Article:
Published by Michelle Reynolds.

Brown thumb? Plenty of us are in that boat. All I have to do is look at a plant and it dies. (Maybe they know I’m vegan?) The good news is that even if you can’t keep a succulent alive, you can still do loads of easy things to make your yard not only look great but also encourage some pretty visitors—such as birds, butterflies, bees, geckos, squirrels, and rabbits—to drop by.

Here are our top low-maintenance ways to get an attractive yard that’s also a welcoming wildlife habitat.

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Replace some hard-to-maintain grass with native plants and trees. Perfectly manicured lawns require a lot of effort to maintain and a lot of time that could be spent doing more enjoyable things. Replacing some of your grass with native plants, flowers, shrubs, and trees that naturally thrive in your area cuts down on lawn care time and gives small animals much-needed food, shelter, and opportunities to raise their young as their habitat dwindles because of human encroachment. And it’s symbiotic: As pollinators flutter from one plant to the next, they’ll keep your yard in bloom. If you’re unsure of what to plant, your local native plant society can help.

Add a decorative, inexpensive birdbath. Water for drinking and bathing, plants and insects for food, and a place to build a nest are all the welcome many beautiful species of birds need. Just be sure to hose out the birdbath every few days to keep the water from getting murky. If it freezes in winter, you can pour some hot water over the ice to melt it and give birds and other small animals a water source. And adding a few small rocks or pebbles to the bottom creates a mineral source that will encourage butterflies to flutter by as well.

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Think about letting trees stay put. If they don’t pose a danger, trees—including even those that have died—can offer crucial nesting places for birds and areas in which small animals can burrow and hide from predators.

Hang a couple of feeders filled with seeds. Large bags of seeds usually cost just a few dollars and can provide wildlife with a winter’s worth of food when natural resources are scarce.

Welcome frogs with a toad house. Have a chipped planter you no longer want to use? If it has a hole large enough for a frog or toad to enter, just flip it upside down (or prop it up on a brick or stone) and voilà! Instant frog habitat.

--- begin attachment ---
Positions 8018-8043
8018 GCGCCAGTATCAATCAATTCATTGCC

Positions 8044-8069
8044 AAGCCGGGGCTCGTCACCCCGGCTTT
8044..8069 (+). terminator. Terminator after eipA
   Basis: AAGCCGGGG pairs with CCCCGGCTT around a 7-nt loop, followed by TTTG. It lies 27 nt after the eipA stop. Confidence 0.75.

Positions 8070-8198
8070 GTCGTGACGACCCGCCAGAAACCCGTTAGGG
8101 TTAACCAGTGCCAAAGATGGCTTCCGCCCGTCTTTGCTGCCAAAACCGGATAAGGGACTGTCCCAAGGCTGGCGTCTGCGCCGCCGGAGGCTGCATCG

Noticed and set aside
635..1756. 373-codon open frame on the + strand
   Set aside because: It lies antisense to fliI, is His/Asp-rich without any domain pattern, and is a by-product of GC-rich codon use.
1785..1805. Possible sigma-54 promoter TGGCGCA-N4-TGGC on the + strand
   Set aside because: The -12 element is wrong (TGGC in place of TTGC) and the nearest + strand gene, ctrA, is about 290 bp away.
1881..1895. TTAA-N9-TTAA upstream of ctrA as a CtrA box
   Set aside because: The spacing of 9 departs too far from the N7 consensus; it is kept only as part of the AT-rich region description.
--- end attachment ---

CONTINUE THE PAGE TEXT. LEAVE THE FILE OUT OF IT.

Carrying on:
Let bats get cozy. Hanging a small wooden bat house will give these furry flyers a place to live. Bonus: They’re really cute.

Keep wildlife safe from companion cats. Usually, lounging on a screened-in patio or sitting in your lap on the porch is enough outside adventure for a cat, and it keeps them from killing wildlife.

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Choose Earth-friendly lawn care. Pesticides and herbicides made from dangerous chemicals pollute the environment and poison animals’ food sources. Opt for natural and organic solutions for weeds.

Cap your chimney. An inexpensive chimney cap, available at all hardware stores, will encourage animals to make their homes in nearby trees instead of your fireplace, saving their lives and saving you time and money that you’d waste if you decided to have them relocated.

Make your windows collision-proof. Curtains, blinds, window screens, and window decals can all help to cut down on the reflection that makes windows look transparent to birds and causes fatal crashes.

And lastly, share the wealth. Gardeners know that it’s not uncommon to find nibble marks in their produce sometimes. If you grow fruits and vegetables, keep in mind that wildlife lived in the area before humans developed it and that as we continue to sprawl, we take over more and more of their habitat and reduce their food supply. You can try putting the remainders from the vegetables you chop and cook in a far corner of your yard instead of in the trash to provide an alternate food source for rabbits, mice, and other small animals to munch on.

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For more great tips, check out PETA’s guide to living in harmony with wildlife.

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